‘Off she went with a trumpety trump, trump, trump, Trump’
I thought the oldies, on tv and in books, would bring joy – but they just left me glum
Allowing myself to be a kid again is one of the great joys of being a parent. Guilt-free 99 cones by the sea, making sharp-nosed paper planes (albeit with the help of a YouTube video) and stringing up conkers and making holes in them (and then realising you’ve handed your kid a mini wrecking-ball).
Lately, I quivered with glee when I stumbled on classic kids shows in my TV streaming service. The next day I rave about my great discovery to my preschooler and we snuggle up to watch Tom and Jerry.
A couple of minutes in and it all seems a bit weird. My child charitably sits waiting for it to be funny. When the second episode opens with a graphically suicidal, brokenhearted Tom, I quickly turn it off mid-show. My boy doesn’t object (and he always does).
I held high hopes for the 1984 episodes of Thomas and Friends, with its simple railway models narrated by the soothing voice of Beatle Ringo Starr. I left my pre-schooler engrossed and snuck out of the room to enjoy a guilt-free cup of coffee.
I return to an episode called the Sad Story of Henry. It’s about an engine who refused to come out of a tunnel because the rain would ruin his paint. So, Ringo explains, they took away his rails and built a wall. “Henry couldn’t get out of the tunnel any more” . . . “I think he deserved his punishment don’t you?”, he piped before the chirpy credit music rolls and the episode ends. I was left numb. The golden rule of young kids’ television smashed – the ending is always happy.
My attempts at introducing literature of my infancy was similarly dismal. I expected the classic fairy stories to be a bit sexist but planned to counter this by adding the words intelligent or funny, every time a princess was described as beautiful. Again, Mammy made the mistake of building up the stories as her favourite childhood books.
My patient boy smiled his way through bizarre plot details I seem to have erased from my memory: Chicken Licken and all his friends getting eaten by the fox, Puss in Boots and his master getting rich and tricking a princess into marriage by lying to the king and killing an ogre, Rapunzel’s mother being forced to give her baby away because she stole from the witch’s salad garden, not to mention countless dead parents and evil stepmothers.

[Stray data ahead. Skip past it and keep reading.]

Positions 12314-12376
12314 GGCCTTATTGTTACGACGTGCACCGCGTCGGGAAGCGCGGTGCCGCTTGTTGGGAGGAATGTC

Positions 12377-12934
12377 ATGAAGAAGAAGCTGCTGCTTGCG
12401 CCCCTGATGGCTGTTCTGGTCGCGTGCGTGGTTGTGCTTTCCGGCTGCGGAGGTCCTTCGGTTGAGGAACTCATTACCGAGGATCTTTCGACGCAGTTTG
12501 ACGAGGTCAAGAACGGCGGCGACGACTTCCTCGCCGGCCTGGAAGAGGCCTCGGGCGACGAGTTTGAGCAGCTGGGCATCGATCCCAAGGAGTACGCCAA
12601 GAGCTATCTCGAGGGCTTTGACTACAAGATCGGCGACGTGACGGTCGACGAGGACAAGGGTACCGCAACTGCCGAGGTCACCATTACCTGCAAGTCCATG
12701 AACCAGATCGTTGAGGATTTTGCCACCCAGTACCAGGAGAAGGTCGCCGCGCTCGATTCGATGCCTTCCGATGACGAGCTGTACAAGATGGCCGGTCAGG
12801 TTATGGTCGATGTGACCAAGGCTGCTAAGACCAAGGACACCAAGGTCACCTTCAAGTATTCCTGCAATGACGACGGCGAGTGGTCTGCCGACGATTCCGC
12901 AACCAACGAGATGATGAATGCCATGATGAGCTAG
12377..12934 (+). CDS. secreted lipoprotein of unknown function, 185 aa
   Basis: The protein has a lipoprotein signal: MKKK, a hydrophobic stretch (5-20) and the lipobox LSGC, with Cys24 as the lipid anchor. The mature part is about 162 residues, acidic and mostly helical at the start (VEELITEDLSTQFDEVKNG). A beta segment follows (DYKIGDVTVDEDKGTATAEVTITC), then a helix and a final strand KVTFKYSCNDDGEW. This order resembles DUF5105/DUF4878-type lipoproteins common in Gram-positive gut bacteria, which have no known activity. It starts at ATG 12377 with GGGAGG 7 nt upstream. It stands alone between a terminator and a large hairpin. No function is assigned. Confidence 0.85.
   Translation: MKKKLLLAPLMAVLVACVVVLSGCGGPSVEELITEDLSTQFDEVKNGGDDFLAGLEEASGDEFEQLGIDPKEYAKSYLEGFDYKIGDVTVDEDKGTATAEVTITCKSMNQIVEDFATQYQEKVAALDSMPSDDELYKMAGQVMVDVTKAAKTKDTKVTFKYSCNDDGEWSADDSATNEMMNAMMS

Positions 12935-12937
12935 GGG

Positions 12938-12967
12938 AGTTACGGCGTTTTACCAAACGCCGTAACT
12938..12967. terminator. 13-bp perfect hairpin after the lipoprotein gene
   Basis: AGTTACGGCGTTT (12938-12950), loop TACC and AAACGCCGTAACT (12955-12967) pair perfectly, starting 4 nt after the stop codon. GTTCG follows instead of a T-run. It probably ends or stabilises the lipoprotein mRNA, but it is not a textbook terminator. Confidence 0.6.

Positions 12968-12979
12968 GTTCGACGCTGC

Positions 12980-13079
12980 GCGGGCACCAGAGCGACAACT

As for singing nursery rhymes . . . well we’ve got 24 blackbirds being cooked in a pie, escaping (obviously not a very wellprepared dish) and getting revenge on the maid by pecking off her nose, and the farmer’s wife who cuts off the tails of the three blind mice with a carving knife (where to start).
It all left me feeling glum. My nostalgia bubble burst. But there were no tears from my three-year-old, who didn’t even seem to register the horror but insisted we finish the whole fairytale set of books.
Perhaps it’s me who is is an overanxious Generation Snowflake parent trying to protect my children from the harsh realities of the world. I don’t want them to worry about death and punishment and poverty and greed. And yet there’s something that makes me reach for the past. A saccharine sweet unreality in much of young children’s culture that makes the supposed use of Barney the Dinosaur theme for torture unsurprising.
The wicked and often dark sense of humour that made Roald Dahl my childhood hero still stands the test of time. And thankfully, my oldest has chosen a 1980s’ punk song over the mind-numbing viral hit Baby Shark as his favourite, on repeat.
As we jump around our kitchen to the staccato beat of Nelly the Elephant by Toy Dolls, not even a modern-day reminder of the twittering president can spoil the pure happiness as we shout, “Off she went with a trumpety trump, trump, trump, Trump”.
Louis and Arthur